Tuesday, June 5, 2012

Cutting for Stone: Book Review

I recently completed the novel Cutting for Stone by Abraham Verghese.

Set primarily in Ethiopia, the book is narrated by central character Dr. Marion Praise Stone. Born conjoined with his identical twin brother in a Mission Hospital, Marion never knew his biological mother, a young Indian nun who died in childbirth. His British-born father, presumably consumed with grief, fled the same day. Thus the boys were adopted at the mission by close friends of their parents who gave them a wonderful childhood and raised both boys to be brilliant doctors.

Complex events involving love, war, and politics ultimately force Marion to flee to the United States after medical school. The story picks up as the reader is drawn into the life of a foreign-born medical intern in a poor inner city New York hospital. Here, Marion has a chance encounter with his biological father, for whom he harbors a great deal of anger. But he is haunted by a promise to his beloved adoptive father. Ultimately, Marion seeks out the senior Dr. Stone and also determines to trace his mother's story from her roots in India to her death in Ethiopia. In the exploring and telling of his parents' story, he is forced to confront his own story, and come to terms with his life and relationships, learning about love and forgiveness.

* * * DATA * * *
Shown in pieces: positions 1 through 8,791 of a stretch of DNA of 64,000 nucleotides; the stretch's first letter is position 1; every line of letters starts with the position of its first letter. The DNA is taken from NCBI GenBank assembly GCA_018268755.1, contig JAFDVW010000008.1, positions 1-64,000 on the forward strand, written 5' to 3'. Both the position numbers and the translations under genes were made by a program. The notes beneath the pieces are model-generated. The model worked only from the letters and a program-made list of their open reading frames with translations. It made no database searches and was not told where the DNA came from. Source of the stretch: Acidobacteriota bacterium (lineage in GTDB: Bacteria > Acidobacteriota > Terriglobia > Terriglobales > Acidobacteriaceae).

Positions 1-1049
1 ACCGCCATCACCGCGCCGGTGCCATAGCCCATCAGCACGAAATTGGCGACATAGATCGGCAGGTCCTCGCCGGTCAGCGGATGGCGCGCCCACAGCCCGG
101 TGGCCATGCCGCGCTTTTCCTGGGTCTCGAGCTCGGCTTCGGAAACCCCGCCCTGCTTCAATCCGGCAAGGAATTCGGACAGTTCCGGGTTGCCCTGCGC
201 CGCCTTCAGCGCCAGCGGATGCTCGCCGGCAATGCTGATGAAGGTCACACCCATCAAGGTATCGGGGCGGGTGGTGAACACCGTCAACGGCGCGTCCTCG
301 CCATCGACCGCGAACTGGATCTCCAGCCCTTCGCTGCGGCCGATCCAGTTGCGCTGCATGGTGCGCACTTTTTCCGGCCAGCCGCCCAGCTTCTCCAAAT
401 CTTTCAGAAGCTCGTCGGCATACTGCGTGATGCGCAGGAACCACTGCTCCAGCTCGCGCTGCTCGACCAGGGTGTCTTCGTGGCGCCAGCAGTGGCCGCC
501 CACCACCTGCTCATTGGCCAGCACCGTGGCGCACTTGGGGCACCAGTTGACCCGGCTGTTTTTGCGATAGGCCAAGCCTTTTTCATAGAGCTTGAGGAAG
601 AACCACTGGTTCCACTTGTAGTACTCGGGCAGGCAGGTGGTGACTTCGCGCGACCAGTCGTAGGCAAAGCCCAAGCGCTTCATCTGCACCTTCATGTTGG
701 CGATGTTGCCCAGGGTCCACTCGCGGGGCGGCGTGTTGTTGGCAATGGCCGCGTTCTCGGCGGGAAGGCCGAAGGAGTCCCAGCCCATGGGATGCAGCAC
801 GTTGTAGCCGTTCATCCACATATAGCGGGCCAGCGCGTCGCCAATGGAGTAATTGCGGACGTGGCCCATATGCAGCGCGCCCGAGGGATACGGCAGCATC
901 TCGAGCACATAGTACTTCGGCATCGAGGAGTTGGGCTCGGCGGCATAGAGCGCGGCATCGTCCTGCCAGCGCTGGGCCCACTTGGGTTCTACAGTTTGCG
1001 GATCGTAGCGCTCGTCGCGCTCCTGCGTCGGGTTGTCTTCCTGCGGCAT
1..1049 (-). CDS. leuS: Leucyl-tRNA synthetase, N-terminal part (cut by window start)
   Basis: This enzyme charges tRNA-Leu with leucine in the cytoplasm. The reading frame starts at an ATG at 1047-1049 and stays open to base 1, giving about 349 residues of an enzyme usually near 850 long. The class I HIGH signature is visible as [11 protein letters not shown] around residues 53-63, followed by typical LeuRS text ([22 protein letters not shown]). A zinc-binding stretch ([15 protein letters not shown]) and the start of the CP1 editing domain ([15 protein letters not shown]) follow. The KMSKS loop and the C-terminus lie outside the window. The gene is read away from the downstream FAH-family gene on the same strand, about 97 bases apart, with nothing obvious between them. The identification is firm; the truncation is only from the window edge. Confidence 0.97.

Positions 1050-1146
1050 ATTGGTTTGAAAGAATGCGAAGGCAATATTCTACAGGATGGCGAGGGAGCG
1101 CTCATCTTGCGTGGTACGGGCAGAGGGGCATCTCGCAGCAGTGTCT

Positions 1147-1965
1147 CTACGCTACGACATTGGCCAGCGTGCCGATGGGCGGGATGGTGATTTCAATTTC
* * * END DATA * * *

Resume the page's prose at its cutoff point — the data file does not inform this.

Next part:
I admit, it took me a long time to get into this book. I found the prose at times to be too elaborate and I was bored by what seemed to be unnecessarily long descriptions of the scenery and to some extent, of the political situation in post WWII Ethiopia. It was honestly a chore to read and nearly 200 pages in, I almost gave up. But something about the story intrigued me and by time I was a little more than half way into the novel, I was deeply hooked, fascinated, compelled not only to read to the end, but to go back and immediately re-read the first several chapters. Then I wanted to read everything I could about the author and Ethiopia - so moving was the story once it fully unfolded.

Despite the difficult beginning, this book has so many elements of a great story - blending history, politics, culture, and medicine with self-discovery, a love story, mystery and adventure. I really loved the book and would recommend it.

Four out of five stars.

Amazon book link

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